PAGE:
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  1. #1
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    Raleigh Orange Crush 3-speed winterbike

    I've got an old Raleigh Orange Crush MTB, currently geared 3x6 with low-end Shimano derailleurs. It works well except it has no front brake since the brake tabs on the front fork is broken, but I'll get a new rigid fork.

    I want to use it for two purposes:
    1. During the winter, as a low-speed commuter in hilly winter road conditions
    2. During the summer, to tow a cargo trailer on hilly roads

    My plan is to convert it into a 3-speed coaster brake bike with a front V-brake. During the winter, I'll have a front studded tire.

    I already have a fast summer bike, and a singlespeed general-purpose coaster brake MTB winterbike. The Raleigh Orange Crush 3-speed will be a good addition. During the winter, I'll carry up to 30 pounds in panniers. During the summer, I may add up to 80 pounds in the trailer. I have to face some big hills, so I want low gearing.

    I think the Taiwanese Sun Race Sturmey-Archer S30 SRC3 Coaster Brake 3-speed hub should be adequate for all seasons. It's built with an aluminum casing, so it should resist the salt and slush better than the older steel 3-speed hubs.

    I hear it's fairly reliable, as it is an evolved version of the old english Sturmey-Archer AWC, but that it might not stand up as well to abuse as the Shimano Nexus.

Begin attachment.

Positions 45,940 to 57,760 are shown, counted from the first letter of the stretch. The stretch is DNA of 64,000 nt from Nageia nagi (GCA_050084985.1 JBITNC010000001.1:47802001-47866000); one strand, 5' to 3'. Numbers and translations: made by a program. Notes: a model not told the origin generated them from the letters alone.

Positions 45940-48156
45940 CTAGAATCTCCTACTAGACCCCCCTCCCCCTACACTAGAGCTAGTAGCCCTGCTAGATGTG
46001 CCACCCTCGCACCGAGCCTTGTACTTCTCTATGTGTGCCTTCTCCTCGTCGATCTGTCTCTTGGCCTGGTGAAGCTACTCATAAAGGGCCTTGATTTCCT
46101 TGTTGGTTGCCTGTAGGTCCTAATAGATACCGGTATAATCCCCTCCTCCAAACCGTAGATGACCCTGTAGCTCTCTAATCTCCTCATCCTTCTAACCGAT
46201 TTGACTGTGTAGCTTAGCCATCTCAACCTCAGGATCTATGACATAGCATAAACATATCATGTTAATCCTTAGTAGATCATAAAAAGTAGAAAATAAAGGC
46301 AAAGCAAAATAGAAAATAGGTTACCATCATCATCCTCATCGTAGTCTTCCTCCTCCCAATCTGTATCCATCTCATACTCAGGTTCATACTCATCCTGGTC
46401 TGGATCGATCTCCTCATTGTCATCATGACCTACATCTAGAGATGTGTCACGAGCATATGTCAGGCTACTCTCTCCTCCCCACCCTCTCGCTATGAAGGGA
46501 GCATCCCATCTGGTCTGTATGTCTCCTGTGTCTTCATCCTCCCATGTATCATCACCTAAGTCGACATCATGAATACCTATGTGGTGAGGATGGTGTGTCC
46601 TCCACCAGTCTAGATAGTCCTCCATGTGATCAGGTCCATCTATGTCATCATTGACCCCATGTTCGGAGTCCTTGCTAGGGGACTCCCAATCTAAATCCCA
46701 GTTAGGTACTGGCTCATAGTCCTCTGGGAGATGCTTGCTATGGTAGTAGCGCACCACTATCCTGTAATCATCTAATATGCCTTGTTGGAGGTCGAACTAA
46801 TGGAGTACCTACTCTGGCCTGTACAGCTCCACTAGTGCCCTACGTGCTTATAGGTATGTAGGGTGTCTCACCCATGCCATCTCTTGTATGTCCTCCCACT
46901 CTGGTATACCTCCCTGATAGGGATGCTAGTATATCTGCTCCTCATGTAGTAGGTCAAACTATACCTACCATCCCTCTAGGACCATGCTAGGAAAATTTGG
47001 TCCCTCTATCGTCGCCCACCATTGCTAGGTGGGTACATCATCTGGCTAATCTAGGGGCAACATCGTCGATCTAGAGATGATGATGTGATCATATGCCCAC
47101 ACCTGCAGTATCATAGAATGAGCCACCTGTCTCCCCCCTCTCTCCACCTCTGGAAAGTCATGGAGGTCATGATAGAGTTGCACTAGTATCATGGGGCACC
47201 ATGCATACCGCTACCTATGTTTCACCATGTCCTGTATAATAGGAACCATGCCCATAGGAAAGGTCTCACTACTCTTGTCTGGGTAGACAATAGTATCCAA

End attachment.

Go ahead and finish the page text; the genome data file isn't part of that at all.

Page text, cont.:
I'm expecting that the rear 3-speed wheel, built with stainless spokes and a double-walled aluminum Alex rim, will cost me at most 140$ - 65$ for the hub, 25$ for the rim, 50$ for the assembly and spokes at the LBS I talked to.

    I know the winter and the towing might be hard on the hub, but I expect it to survive a few years given a yearly disassembly and repacking with grease and new parts as needed.

    And one day I'll get one of those nifty premium 8-speed internal gear hubs... And when I'm old and rich, I'll get a Rohloff 14-speed hub. But for now, I think the Sturmey-Archer S30 SRC3 from Jenson USA is a good choice, and quite affordable.

    I think the Raleigh Orange Crush 3-speed will be fun and useful during both the winter and summer, especially for towing or carrying big loads.

    I'd like your opinion and any suggestions regarding this project.

    Do you think the Sturmey-Archer 3-speed hub will serve me well?
    Do you know of good reasons why I should use another brand of 3-speed hub instead, like a Shimano or a SRAM?

  2. #2